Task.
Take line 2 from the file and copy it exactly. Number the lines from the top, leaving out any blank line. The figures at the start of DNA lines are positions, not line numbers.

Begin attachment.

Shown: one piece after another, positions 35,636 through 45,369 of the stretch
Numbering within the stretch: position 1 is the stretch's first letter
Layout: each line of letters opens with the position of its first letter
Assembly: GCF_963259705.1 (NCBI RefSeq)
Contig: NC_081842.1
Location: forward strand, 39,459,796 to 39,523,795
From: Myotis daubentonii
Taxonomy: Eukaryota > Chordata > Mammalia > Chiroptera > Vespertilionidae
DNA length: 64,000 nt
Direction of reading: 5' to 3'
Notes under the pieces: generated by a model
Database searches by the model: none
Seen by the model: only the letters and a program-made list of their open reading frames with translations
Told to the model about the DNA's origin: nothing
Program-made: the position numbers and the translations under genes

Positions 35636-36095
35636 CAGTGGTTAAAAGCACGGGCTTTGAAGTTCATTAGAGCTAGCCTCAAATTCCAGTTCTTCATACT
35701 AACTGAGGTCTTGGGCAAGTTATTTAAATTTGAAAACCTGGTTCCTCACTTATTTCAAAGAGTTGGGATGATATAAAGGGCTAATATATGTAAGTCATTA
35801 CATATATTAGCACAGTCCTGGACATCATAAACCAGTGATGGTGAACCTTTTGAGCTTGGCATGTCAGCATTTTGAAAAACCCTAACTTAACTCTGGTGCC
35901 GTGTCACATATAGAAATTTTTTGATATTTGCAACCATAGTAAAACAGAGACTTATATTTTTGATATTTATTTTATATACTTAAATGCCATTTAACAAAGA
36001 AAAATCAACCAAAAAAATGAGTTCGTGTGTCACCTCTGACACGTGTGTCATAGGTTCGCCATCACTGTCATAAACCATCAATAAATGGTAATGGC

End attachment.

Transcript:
Numbering within the stretch: position 1 is the stretch's first letter